Having support, coaching and expertise and empathy goes a long way when demands continue to increase. It’s easier to take the news from someone battling on the field with you and hopefully, the team captain has the respect of management to push back when the team is burned out.

  • Develop trust in the system by playing within it, not just dictating the formation or lineup.
    It’s no secret that strategy comes from above. That will never (and should never) change. We can work hard to ensure that everyone understands the decisions and – when appropriate – has a chance to provide insight and feedback on potential changes in strategy. Bottom line, you can’t have 40,000 people trying to drive the boat, you can simply help each person understand how they are helping the vessel move in the right direction.

    Having a team captain will help leaders understand how to augment the strategy. They can help empower the team to make small changes because they have a complete understanding of what those small changes will mean and allow the team to shift more quickly.

  • Collaborate for the good of the team, not simply to get the result
    When you work with a team on a day-to-day basis, the bonds you develop are often unbreakable. We spend as much time with the people we work with more than we see our spouse or kids. Team captains understand those bonds and know the impact of severing them. The best teams work with each other to solve problems; they try to win with the pieces they have, not demand an influx of new talent to fill gaps.

    If you look at any organization, managers/owners make large scale changes when things are not working whereas the players try to make minor changes to how they operate in an attempt to achieve desired results. Splashing money and adding new team members can work in the short term, but consistency and trust are dramatically impacted by significant transition. Attrition, disengagement and productivity are all a result of the uncertainty new leadership and new roles/responsibilities bring, and ideally a captain can help minimize the distractions and confusion by helping leadership how major changes will impact team health.

  • Focus on the the immediate, as well as the long term success.
    Visionaries and strategists need to focus on the long term. Obviously, businesses operate quarter to quarter, but the organization can’t fixate on the next ninety days. Team captains can understand the long term strategy and help the team focus on the immediate wins to align to the strategy.

    Employees want to understand how they are helping customers, driving profit, developing required skills. People want to feel like they are part of something bigger than themselves and if they can’t understand how the day-to-day relates to the three-year plan, you risk losing a good employee to another opportunities or, even worse, you risk keeping an unproductive, unmotivated employee.

  • Fresh start: TELUS Transformation Office

    services_hero-300x139Wow. Yesterday already seems like a distant memory. For most of the last year, I focused on building marketing materials, doing research, creating strategy & recommendation documents and working with pilot customers in preparation for a new role within TELUS. Knowing that as of yesterday we finally moved from planning to reality hasn’t quite sunk in – you know, forest through the trees type of thing – but my work  life has changed completely.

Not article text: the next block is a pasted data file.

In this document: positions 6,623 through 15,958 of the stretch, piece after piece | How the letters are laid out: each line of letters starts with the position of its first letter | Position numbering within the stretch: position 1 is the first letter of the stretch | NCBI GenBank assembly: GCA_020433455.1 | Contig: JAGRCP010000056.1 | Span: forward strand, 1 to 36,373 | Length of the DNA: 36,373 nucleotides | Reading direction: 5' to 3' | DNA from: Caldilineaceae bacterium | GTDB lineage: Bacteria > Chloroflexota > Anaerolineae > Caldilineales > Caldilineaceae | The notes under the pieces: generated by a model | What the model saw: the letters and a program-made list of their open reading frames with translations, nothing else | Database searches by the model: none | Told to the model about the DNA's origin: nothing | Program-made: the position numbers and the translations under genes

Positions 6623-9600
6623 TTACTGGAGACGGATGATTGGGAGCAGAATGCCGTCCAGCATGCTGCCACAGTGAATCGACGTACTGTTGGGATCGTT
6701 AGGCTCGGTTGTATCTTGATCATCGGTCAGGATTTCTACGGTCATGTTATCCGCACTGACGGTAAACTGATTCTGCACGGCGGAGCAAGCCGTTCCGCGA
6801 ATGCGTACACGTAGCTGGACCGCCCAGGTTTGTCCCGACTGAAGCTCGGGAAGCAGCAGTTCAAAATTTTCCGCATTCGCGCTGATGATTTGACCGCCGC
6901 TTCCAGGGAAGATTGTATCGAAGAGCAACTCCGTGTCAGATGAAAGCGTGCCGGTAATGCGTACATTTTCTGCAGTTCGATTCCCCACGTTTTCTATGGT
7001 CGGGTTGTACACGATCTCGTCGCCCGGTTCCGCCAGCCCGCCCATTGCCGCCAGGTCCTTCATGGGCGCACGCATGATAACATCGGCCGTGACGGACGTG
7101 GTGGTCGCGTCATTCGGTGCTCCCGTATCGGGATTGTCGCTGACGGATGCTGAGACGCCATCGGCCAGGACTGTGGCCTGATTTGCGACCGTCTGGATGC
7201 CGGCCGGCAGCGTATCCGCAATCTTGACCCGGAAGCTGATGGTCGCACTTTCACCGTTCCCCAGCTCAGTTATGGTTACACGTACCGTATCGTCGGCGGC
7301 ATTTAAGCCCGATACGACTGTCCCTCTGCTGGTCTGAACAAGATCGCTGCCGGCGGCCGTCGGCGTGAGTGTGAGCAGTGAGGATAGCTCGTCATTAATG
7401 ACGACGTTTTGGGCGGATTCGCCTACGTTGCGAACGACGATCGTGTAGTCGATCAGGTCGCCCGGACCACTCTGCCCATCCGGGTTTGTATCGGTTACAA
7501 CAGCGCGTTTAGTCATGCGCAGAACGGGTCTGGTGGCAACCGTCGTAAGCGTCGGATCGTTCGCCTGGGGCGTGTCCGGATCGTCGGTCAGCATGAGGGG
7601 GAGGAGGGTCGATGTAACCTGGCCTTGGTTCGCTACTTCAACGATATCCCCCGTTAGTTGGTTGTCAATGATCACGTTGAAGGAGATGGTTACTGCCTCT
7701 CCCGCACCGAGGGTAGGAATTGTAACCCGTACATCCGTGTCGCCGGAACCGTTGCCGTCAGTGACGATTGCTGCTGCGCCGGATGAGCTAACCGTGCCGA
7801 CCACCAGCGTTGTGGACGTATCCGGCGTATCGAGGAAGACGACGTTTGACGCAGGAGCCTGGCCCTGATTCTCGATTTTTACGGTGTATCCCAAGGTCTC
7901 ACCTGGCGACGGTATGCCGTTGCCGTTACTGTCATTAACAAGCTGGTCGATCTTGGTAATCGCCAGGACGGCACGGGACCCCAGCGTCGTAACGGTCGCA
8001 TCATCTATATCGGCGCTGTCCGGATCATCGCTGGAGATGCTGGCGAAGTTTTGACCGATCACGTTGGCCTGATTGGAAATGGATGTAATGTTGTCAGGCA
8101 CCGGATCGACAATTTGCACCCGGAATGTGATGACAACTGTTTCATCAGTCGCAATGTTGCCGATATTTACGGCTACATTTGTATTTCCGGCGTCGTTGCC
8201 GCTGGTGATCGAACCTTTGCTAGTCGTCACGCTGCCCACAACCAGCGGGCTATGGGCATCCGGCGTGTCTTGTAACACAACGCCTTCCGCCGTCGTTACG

Yesterday, we launched TELUS Transformation Office, a future of work consulting wing within TELUS that aims to help organizations improve corporate culture and improve employee engagement. Ideally, we can take our experience, insights and successes and help other organizations in their own attempt to evolve leadership, digital readiness, career & talent services, and the onboarding experience.

    Without question, this is a new type of mentality for us. Learning is a unique space. I honestly believe that there are very few walls between people in this industry. We’re all in the business of helping people, whether it’s internally or externally. We share freely on blogs, wikis, chats, twitter, at conferences and basically in every forum possible. We all have the same, altruistic goal; to make work better for the people we support.

    Right now, most of this sharing is done informally and meant to inspire, not transform. By formalizing the process, we hope that organizations can get the traction not only to start the journey, but to continue it. The end goal is too important to have it pushed to the side of the desk or the left to the energy and influence of a few dedicated workers.

    I was in a very fortunate position. I loved my job and I love working for TELUS. In terms of Enterprise learning/collaboration and corporate culture, TELUS is pushing the boundaries and changing the conversation. It was no longer a desperate ask of “how can we fix this?” When we talk to anyone about the state of learning, collaboration and culture, they ask “how did you fix it?” It’s no longer theoretical knowledge. Great culture and collaboration is reality at TELUS.

    In my (almost) five years at TELUS, we’ve gone from virtually no social technologies and very little cross functional collaboration to an industry recognized success story. We’ve incorporated a leadership model that encourages collaboration and as a result, we’ve deployed new tools and cultivated a workforce that not only understands how to share and leverage technology, but why collaboration is vital to our business and can dramatically improve the customer experience. Simply put, we’ve taken our ideals and moved them from an HR project to a organization-wide vision. The difference is huge.